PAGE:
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Now that the dam has broken on the trade market prior to the Nov. 1 deadline, and now that the Carolina Panthers have fired their head coach after just one win in five games, teams are expected to be dialing the 704 area code to see what players the Panthers may want to off-load.

Teams have been sniffing around the Panthers in recent weeks, checking their pulse on the good, young players on the roster. I expect teams to place calls on Christian McCaffrey, D.J. Moore, Brian Burns and Derrick Brown.

That doesn't mean Carolina GM Scott Fitterer even has to listen, especially right now with another three weeks before the trade deadline. But a star running back looking at another rebuilding team? A talented wide receiver early into his second contract? A Pro Bowl defensive end ready for his second deal? A Pro Bowl caliber defensive tackle finally hitting his groove in year three? Each one of those players — to some degree or another — is tantalizing to the majority of the NFL.

What trades Carolina makes or doesn't make will indicate how it views its immediate future.

Giants' nice problem with Daniel Jones

Daniel Jones didn't like it when the New York Giants let him know they wouldn't be picking up his fifth-year option in 2023, but the quarterback committed himself to making quicker decisions and making 2022 the best season of his career.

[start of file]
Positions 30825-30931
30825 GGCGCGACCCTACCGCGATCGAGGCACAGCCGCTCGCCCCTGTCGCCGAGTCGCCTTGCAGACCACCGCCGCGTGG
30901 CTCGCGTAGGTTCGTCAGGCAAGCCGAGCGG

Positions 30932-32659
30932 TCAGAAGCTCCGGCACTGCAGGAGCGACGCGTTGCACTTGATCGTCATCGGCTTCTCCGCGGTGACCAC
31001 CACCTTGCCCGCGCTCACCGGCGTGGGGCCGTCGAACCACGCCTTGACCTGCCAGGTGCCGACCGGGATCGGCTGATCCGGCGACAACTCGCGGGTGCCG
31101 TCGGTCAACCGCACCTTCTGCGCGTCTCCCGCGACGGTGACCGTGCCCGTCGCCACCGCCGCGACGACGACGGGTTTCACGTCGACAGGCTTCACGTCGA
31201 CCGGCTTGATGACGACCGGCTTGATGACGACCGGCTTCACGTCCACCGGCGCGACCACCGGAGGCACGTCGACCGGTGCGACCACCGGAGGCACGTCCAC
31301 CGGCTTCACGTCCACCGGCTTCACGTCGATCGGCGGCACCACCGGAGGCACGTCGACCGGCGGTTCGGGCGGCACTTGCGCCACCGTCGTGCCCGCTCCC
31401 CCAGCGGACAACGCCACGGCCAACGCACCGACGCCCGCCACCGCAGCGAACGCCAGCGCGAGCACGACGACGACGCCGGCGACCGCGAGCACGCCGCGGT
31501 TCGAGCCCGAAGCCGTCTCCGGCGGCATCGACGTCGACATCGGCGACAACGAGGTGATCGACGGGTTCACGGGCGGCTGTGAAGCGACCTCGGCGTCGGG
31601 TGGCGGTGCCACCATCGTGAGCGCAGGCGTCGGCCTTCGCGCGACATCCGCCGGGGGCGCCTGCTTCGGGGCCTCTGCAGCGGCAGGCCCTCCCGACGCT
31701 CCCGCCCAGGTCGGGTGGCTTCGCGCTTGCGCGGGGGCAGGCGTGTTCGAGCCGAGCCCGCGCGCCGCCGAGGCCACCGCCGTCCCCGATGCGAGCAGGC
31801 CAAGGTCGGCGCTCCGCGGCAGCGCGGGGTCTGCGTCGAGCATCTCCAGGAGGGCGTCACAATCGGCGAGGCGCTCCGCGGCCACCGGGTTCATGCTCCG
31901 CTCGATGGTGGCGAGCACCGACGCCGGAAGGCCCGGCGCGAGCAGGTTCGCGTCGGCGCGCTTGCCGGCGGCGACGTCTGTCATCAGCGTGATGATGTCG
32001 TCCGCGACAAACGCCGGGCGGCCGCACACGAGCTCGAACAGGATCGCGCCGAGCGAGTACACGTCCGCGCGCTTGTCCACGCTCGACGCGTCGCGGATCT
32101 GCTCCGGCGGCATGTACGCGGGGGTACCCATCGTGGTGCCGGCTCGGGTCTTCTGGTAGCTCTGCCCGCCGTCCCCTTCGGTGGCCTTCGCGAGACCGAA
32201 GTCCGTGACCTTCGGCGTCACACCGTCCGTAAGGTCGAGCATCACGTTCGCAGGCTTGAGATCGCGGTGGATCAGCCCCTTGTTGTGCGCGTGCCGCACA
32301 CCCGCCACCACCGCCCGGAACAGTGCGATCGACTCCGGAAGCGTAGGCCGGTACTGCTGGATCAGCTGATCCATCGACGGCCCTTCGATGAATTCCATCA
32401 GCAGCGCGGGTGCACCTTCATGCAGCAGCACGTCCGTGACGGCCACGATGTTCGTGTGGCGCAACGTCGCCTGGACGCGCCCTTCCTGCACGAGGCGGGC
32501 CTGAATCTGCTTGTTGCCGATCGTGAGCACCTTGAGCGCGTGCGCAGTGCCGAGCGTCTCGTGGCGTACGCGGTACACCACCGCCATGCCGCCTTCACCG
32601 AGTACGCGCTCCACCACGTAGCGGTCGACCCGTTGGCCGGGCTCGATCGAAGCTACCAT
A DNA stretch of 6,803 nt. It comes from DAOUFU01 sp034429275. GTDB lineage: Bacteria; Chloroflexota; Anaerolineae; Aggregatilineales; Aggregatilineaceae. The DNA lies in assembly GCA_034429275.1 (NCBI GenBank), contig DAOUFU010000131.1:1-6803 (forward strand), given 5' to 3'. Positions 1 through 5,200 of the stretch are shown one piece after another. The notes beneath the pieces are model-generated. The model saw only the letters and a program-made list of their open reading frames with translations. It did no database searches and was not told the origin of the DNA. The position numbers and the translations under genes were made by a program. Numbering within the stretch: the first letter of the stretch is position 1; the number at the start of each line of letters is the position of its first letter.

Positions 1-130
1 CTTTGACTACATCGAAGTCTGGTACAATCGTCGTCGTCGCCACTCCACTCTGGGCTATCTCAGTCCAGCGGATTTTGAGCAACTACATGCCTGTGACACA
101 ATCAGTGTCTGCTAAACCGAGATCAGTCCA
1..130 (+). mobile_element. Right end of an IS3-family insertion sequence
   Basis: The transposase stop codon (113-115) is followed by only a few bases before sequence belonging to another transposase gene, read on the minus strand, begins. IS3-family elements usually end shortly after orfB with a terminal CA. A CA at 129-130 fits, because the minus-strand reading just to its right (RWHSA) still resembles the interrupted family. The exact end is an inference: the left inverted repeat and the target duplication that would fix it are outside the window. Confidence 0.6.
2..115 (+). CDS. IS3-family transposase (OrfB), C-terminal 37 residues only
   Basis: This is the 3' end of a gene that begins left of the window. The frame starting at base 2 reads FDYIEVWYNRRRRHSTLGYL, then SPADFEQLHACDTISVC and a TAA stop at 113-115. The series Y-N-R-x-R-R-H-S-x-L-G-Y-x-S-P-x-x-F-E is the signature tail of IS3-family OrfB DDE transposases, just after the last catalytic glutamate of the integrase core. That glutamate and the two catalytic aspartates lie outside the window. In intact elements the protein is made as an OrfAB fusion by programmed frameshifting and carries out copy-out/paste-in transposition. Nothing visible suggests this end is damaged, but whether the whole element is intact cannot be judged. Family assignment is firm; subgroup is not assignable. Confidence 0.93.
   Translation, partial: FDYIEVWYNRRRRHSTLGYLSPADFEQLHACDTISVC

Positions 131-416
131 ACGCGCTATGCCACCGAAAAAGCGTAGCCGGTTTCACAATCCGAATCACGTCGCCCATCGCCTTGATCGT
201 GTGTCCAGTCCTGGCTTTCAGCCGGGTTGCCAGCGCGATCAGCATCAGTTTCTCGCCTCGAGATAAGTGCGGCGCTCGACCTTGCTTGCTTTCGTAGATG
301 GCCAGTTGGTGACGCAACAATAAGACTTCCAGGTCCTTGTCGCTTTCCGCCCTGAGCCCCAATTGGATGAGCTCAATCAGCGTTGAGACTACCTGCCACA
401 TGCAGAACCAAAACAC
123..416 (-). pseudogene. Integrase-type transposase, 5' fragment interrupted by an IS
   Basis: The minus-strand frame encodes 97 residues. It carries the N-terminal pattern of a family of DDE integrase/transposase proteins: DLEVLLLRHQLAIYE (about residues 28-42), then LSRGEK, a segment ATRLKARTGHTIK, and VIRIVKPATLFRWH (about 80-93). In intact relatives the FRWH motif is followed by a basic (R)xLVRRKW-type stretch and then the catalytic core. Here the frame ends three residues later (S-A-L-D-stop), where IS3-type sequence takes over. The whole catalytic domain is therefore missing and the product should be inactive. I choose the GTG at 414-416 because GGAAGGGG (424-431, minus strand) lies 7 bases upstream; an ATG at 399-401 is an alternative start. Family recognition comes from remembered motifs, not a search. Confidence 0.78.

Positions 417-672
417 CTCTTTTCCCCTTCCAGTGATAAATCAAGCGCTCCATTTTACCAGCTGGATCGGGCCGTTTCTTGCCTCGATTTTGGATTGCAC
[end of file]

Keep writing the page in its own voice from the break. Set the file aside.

Five games into the season with first-year head coach Brian Daboll, it's going according to plan for Jones. And if it keeps up, the Giants may have to pay extra to keep him, which was a problem they hoped they'd have to face.

Daniel Jones isn't the main reason the Giants are 4-1 right now, but his ability to protect the football plus the sort of grit needed at the position on a team lacking in overwhelming talent has done a lot to have them among the NFC's top teams.

Jones became just the fourth quarterback in history to mount a 14-point comeback against mighty Aaron Rodgers, helping Big Blue outscore the Pack 24-5 to end the game Sunday in London.

Jones has just two interceptions and one lost fumble through five games. He's C-level play from right tackle Evan Neal in Week 3 from being 5-0. He's enjoying the highest completion percentage (66.7) of his career, and his 230 rushing yards trail only Lamar Jackson and Jalen Hurts among quarterbacks.

When the Giants declined Jones' fifth-year option over the summer, it meant they wouldn't lock into paying him more than $22 million in 2023. They'd seen the Browns and Panthers come to regret their decisions on the options with Baker Mayfield and Sam Darnold, respectively, and clawing out of cap hell in 2022 didn't make much sense if you couldn't actually get out of it in 2023.

The flip side was the Giants would have to spend more to keep Jones in-house if his play demanded it this season. The franchise tag is projected to be around $31 million next year if the Giants wish to keep Jones but can't agree on a contract.